22 Jul The Seven Habits of Highly Effective Fundraising Board Members
It seems that everyone has their own version of the Steven Covey’s Seven Habits list – The Seven Habits of Highly Effective Families, Teens, Fundraisers, Non-profit Leaders, Blog Writers and so on. So I thought it was high time I chimed in for those special board members who are effective fundraisers. What might their seven habits be?
Highly Effective Fundraising Board Members:
- Understand the goals. Effective board members know what the fundraising goals are and how they relate to the organization’s strategic objectives. You believe in the mission. You support it with your own giving. And you are able to articulate why doing so is important.
- Know the organization’s donors. One of the bigger problems I see in my consulting work is that the organization’s donors do not know the board members, and the board members do not know the donors. There is never an adequate excuse for this. If you are the driver, and staff are the nuts, bolts, pistons, and tires, donors are the fuel. The three groups MUST work together for the car to go anywhere.
- Interact with donors in person and over the telephone. If “knowing” is so important, so is the time you spend interacting. Effective Board members spend “facetime” with donors. (Facetime only counts when you are acting in the capacity of your board position. A golf outing where your connection with the organization never comes up doesn’t count.)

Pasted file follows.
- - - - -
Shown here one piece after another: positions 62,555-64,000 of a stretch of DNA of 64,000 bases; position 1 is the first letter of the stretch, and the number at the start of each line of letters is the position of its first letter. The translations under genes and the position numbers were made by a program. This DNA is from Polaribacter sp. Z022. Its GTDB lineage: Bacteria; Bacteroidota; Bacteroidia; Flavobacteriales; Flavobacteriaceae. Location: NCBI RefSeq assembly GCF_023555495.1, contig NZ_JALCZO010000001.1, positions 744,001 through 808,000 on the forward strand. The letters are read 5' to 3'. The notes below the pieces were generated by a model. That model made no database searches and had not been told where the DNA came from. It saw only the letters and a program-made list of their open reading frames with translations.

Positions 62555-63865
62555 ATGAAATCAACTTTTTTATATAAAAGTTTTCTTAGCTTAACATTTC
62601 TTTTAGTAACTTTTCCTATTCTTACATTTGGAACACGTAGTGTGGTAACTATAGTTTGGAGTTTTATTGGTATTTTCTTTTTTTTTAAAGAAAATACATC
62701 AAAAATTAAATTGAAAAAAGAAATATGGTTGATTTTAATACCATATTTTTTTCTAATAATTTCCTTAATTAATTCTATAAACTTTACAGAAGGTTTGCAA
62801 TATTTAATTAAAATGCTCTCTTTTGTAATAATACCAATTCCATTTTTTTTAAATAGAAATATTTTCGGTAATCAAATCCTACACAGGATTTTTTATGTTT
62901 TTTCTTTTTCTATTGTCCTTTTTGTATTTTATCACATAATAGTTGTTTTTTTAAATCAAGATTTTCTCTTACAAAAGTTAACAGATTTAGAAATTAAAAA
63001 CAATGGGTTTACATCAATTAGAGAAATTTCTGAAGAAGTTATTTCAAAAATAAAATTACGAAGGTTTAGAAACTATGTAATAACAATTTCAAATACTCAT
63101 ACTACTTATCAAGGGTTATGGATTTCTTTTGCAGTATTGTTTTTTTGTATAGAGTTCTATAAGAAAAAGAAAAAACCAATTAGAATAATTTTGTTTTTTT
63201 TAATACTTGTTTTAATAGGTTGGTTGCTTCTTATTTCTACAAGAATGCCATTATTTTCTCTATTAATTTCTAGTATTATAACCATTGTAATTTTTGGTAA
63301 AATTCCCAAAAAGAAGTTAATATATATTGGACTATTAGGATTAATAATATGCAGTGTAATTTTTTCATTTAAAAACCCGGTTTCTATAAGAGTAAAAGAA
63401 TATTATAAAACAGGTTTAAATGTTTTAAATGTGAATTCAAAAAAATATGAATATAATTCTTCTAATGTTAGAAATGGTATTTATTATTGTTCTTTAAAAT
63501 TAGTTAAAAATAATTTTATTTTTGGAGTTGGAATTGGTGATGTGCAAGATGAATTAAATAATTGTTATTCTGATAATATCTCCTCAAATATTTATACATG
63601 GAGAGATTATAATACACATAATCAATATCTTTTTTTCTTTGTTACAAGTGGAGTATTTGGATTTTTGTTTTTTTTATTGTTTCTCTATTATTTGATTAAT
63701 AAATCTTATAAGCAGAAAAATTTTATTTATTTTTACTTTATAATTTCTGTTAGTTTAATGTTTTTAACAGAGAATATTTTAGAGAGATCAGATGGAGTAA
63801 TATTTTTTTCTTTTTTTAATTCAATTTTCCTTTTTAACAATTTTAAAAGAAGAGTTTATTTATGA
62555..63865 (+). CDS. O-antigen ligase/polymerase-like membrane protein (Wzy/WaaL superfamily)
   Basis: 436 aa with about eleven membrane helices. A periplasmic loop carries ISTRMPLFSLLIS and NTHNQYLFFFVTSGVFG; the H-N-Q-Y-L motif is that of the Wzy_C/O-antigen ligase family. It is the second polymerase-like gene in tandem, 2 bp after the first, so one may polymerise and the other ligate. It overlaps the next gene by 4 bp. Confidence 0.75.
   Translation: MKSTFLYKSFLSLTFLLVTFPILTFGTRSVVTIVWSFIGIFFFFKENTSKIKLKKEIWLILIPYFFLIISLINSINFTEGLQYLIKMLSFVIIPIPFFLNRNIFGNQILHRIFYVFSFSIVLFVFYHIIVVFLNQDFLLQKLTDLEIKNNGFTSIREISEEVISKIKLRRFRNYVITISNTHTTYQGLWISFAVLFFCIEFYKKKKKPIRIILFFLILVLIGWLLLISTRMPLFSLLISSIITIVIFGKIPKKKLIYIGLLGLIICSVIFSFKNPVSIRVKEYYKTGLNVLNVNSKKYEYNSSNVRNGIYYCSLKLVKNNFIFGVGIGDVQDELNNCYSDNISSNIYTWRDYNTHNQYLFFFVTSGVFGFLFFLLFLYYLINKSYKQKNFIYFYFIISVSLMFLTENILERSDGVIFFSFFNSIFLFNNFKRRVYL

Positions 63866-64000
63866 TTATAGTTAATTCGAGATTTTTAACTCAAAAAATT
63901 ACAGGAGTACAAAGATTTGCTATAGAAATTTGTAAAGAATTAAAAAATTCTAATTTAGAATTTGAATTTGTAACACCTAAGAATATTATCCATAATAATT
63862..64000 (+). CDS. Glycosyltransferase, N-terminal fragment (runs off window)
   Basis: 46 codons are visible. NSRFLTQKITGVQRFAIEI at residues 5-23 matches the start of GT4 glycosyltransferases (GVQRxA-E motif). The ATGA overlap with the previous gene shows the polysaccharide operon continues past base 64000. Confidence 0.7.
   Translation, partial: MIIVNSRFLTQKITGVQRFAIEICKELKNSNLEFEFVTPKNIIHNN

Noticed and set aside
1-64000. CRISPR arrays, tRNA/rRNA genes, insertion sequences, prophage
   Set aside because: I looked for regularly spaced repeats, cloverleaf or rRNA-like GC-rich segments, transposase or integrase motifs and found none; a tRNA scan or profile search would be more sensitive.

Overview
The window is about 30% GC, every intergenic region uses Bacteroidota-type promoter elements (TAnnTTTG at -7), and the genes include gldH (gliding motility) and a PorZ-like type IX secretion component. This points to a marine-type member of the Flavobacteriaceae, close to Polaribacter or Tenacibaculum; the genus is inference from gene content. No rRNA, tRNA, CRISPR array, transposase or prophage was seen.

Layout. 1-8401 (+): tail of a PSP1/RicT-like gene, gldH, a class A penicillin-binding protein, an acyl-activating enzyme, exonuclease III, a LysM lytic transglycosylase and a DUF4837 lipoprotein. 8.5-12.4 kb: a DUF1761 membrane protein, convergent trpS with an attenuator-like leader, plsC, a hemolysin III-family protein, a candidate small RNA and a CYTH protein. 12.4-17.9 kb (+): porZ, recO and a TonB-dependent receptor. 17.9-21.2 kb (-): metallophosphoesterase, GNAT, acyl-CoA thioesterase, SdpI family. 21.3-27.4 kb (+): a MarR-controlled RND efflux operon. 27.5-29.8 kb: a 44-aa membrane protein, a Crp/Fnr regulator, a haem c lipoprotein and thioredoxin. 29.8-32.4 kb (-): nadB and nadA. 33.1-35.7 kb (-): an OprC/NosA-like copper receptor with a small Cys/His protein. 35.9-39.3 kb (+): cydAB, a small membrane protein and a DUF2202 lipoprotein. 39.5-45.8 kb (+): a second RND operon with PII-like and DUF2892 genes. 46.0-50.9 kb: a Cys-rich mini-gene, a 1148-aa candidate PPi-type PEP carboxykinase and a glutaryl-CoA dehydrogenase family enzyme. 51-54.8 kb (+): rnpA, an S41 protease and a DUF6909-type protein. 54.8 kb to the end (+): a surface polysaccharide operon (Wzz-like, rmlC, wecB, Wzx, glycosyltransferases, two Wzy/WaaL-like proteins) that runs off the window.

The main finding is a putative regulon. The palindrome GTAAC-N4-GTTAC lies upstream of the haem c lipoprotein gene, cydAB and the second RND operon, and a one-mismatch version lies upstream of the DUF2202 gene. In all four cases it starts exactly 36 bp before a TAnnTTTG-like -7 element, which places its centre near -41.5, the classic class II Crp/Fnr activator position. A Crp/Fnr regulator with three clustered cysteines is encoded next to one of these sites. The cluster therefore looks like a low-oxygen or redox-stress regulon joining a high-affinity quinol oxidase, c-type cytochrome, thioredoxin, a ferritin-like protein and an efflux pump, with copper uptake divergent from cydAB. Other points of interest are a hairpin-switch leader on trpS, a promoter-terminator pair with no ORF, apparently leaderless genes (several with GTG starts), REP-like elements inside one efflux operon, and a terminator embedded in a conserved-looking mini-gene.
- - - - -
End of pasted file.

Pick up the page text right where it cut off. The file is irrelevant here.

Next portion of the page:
- Support each other’s fundraising efforts. Effective Board members go with each other on donor calls. You help each other get motivated and circumvent obstacles. You introduce donors to other Board members. And you share stories.
- Use personal stories. Effective Board members know the importance of being there. It changes the story from third person to first person. Nothing is more powerful than your own story connecting to the mission.
- Keep good records. We all know it in principle; we need to know it in practice: We will not be here forever. Those who follow need to be able to pick up where you leave off. This is only possible if you leave good records. The important relationship is the one between the donor and the organization. Any number of people should be able to step in and be the organizational “face.”
- Practice. Effective Board members rehearse before calls, practice articulating the mission and programs, and help each other get comfortable with core materials. You can be donor-centered, and follow the donor’s lead, only when you are knowledgeable about a broad array of organizational programs. You won’t get there overnight, or because you attend a 90-minute “orientation” session. You get there because you practice.
So three cheers for all the highly effective Board members out there! Keep it going.
What “habits” would you add to the list?